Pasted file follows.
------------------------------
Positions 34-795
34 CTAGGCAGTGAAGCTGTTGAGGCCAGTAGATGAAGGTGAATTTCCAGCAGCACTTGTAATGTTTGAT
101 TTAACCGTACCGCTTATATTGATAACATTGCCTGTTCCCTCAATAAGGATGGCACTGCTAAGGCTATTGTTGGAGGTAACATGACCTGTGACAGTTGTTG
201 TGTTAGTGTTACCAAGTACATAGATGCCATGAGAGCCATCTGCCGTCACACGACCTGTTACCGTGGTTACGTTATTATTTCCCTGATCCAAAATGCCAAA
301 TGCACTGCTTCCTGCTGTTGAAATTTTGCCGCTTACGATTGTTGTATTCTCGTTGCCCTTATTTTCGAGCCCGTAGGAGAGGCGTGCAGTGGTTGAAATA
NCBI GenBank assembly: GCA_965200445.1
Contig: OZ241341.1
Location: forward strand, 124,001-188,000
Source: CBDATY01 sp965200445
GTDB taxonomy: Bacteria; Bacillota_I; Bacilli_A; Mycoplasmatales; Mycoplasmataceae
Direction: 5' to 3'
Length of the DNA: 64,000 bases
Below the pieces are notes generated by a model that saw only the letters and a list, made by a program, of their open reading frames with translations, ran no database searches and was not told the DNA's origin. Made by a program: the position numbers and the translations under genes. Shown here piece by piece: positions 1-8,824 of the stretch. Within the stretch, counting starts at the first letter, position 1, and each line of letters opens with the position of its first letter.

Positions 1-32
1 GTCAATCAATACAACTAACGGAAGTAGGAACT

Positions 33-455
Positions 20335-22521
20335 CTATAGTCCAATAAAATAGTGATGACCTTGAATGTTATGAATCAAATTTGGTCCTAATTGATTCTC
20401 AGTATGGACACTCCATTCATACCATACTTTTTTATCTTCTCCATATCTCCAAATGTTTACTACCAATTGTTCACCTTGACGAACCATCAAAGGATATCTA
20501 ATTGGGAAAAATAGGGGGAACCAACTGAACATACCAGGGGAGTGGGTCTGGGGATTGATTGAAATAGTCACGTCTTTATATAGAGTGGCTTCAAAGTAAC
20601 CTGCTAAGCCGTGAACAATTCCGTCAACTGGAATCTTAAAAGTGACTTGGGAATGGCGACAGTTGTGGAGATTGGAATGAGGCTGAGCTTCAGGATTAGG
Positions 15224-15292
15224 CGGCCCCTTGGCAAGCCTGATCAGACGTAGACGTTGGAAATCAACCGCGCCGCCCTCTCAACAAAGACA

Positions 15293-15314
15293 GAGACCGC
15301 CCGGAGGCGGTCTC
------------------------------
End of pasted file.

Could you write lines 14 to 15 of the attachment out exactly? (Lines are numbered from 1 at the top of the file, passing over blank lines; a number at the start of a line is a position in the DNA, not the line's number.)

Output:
Positions 1-32
1 GTCAATCAATACAACTAACGGAAGTAGGAACT